are possible; the following table presents some of the comparisons which seem to
be legitimate. Underlined figures in parentheses indicate the relative ranking in
the respective lists (17:46, 76):

Selected Reading Interests of Goucher College Alumnae

Declared Interests of Respondents Types of Books Actually Read


Real Persons (1) 92.2% Biography (2) 58.3%
Interesting Places (2) 77.9 Travel (3) 37. 1
International Relations (2) 77.9 World Affairs (21) . 9
Theater and Dance (8) 67.0 Drama (8) 16.2
Psychology (11)64.5 Psychology (18) 1.5
History (12)63.6 History (4) 36.8
Music (16)58.3 Music (19) 1.2
Religion (18) 57. 0 Religion (5) 26. 2

It should be noted that "fiction" was the most popular category of books read; it was
checked by 75. 1 per cent of the respondents (17:46).

It is not surprising that there is a consistent pattern of low actual reading in com-
parison with stated interests. Some of the comparisons, however, show such marked
discrepancies that further consideration is necessary. Why do so few of those who are
"interested" in reading about international relations, psychology, and music actually
read books in those areas ? Lack of time, lack of easy access to books in these fields,
lack of real interest--all may be suggested. Another possibility of prime importance in
the whole question of ascertaining reading interests should, however, be considered.
Ours is a culture geared to the short treatment which can be quickly assimilated. A
person who is interested, for example, in international relations may find his needs
in this area best met through regular reading of the newspapers and news magazines.
He may well spend more time in such reading than he does in book reading in all other
areas combined.

Waples and Tyler selected topics from periodical article titles and the titles used
in their questionnaire are in the main more suitable as magazine titles than as titles
for books (16:10-11). Nevertheless, they suggest that check lists such as the one they
worked out be used to obtain the interest patterns of all groups "...for the guidance of
the book trade..." and "...as a basis upon which [public librarians may]... select
books of greater interest and value... " (16:189). It would seem that more attention
should be directed to the possibility that persons may well be interested in reading
brief magazine articles on certain matters, but would not feel it worth while to read
books on the same subjects. To be helpful, studies of reading interest should dis-
tinguish between those areas of interest best met by newspapers, by magazine articles,
18

and by books.

Few of the studies of the reading habits of professional groups have been con-
cerned with reading interests. Two which were are Strong's study of executives'
reading and the investigation of librarians' reading undertaken by Bundy and Womack.
Strong found that 87 per cent of her respondents who answered the question on reading
interests read various types of non-fiction, while 72 per cent read various categories
of fiction (35:67). The make-up of her checklist of non-fiction indicates that magazine
and book reading are both included. Her results may be given in tabular form as
follows (35:67-68):

Reading Interests of Business Executives

Non-Fiction Interests Interests in Fiction


News and current events 76% Historical ficti<( 51%
General magazine articles 57 Mysteries and suspense 38
History and biography 41 "Light" novels 29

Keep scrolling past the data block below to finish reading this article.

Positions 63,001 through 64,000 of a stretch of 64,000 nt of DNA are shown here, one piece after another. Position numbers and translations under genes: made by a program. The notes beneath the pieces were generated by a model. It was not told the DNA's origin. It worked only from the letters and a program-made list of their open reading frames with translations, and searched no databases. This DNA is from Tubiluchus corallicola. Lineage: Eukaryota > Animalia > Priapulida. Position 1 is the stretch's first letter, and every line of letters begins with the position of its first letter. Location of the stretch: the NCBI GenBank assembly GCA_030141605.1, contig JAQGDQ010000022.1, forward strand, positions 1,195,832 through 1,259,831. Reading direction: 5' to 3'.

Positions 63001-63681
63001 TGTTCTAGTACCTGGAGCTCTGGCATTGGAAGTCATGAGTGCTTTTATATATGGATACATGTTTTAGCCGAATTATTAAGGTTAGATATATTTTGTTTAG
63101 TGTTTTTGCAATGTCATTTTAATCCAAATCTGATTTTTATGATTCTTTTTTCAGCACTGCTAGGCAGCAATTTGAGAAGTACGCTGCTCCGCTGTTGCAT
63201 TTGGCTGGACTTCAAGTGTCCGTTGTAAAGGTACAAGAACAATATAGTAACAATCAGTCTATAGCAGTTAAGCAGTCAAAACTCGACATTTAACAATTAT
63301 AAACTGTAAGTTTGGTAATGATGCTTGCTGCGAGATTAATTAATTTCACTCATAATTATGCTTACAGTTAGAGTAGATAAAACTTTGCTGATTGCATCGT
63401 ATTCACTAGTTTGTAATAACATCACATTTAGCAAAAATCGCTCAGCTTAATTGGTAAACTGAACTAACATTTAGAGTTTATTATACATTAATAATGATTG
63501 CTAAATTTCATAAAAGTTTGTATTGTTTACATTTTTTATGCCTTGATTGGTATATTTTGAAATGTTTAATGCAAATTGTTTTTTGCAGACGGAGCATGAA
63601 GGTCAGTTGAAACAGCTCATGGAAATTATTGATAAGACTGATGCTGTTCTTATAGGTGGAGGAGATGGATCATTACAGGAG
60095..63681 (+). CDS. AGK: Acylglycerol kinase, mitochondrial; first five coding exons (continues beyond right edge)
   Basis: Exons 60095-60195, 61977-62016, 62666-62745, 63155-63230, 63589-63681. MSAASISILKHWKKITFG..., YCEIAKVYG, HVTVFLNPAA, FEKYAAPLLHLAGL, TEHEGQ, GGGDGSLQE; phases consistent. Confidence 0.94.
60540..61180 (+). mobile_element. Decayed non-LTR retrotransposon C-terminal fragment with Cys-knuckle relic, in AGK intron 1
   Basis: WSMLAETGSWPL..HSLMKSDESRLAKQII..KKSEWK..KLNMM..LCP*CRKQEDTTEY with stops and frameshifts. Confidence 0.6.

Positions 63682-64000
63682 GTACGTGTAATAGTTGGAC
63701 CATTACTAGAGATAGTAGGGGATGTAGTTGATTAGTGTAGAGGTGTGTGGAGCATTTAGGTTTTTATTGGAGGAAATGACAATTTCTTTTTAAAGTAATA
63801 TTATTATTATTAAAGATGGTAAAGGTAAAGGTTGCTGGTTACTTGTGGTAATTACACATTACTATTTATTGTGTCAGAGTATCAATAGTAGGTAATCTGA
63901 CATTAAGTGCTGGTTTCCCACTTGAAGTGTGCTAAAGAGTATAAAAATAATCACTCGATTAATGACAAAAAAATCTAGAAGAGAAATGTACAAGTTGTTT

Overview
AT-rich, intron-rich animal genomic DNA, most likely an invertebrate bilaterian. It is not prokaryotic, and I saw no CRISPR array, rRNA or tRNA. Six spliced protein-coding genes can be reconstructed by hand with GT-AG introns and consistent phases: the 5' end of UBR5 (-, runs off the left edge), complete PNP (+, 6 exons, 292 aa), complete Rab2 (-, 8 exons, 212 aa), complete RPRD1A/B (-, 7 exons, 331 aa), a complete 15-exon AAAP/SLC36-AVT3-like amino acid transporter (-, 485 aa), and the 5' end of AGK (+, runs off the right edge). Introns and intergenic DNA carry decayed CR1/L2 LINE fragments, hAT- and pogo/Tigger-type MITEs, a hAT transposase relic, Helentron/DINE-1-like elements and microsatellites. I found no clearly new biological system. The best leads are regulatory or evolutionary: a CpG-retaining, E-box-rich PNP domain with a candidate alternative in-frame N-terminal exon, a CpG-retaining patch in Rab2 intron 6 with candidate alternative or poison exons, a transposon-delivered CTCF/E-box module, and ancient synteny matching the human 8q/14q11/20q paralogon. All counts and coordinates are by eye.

Economics 37 "Serious" modern novels 21
Sports 23 Adventure stories 19
Science 21 Science fiction "only a few"
Religion 18 Westerns "only a few"
Hobbies 16

The study of librarians' reading by Bundy and Womack also was limited to actual
reading rather than investigating expressions of interest. Respondents were asked to
check whether they read specific subject types and fields "often," " occasionally, "
"seldom, " or "never." The following tabulation summarizes results reported (21:431-
432):

Reading Interests of Librarians

Read Sel- Read Sel-


Non -fiction Read dom or Fiction Read dom or
Interests Never
Often b"IW4%WpdwvAý Interests Often Never WON.."
Biography 63% -
Modern 43%
Travel and adventure 43 Historical 28
Drama 34 Mysteries 24 54%
History & Political Sci. 26 Science fiction "Few" 53
Fine Arts 21 Romances 67
Social sciences 19 Westerns 81
Religion & Philosophy 16
Education & Psychology 14
Over 50
Science & Technology 6
Over 50%
Business & Economics 6
Over 5
Sports and pastimes 3 ---
`- ~I --;-·---·--- ~~
---- --:--- ---- ---- 62 --
19

One of the pioneer area studies of value in connection with reading interests was
made in 1933 in Woodside (Queens Borough), New York, under the direction of Grace
O. Kelley (45). While Kelley did not make an analysis by educational level of the
answers to the questions on general reading interests, she did publish tables on the
reading of "classics" according to education (45:147-148). She also gave an analysis by
education of answers to the question, "Have you any serious life problems which you
wish to read about... ?" (45:152). It is interesting to note that while a significantly
higher percentage of college-educated respondents enjoyed reading the specified
classical authors, the members of this group were for the most part less interested
in matters of practical aid on personal problems than other respondents.

Prescott's study of the Norwood Branch Library is especially worth noting in


connection with reading interests. Her paper is based upon "... records of books
and magazines borrowed from the Norwood Branch of the Cleveland Public Library by
577 adult readers during the month of February, 1954" (46:vi). Only 4.9 per cent
of this group had one or more years of college; thus, there are no significant results
from Prescott's survey for this paper. The classification system employed, however,
does offer suggestions which other libraries might want to use. For the survey, three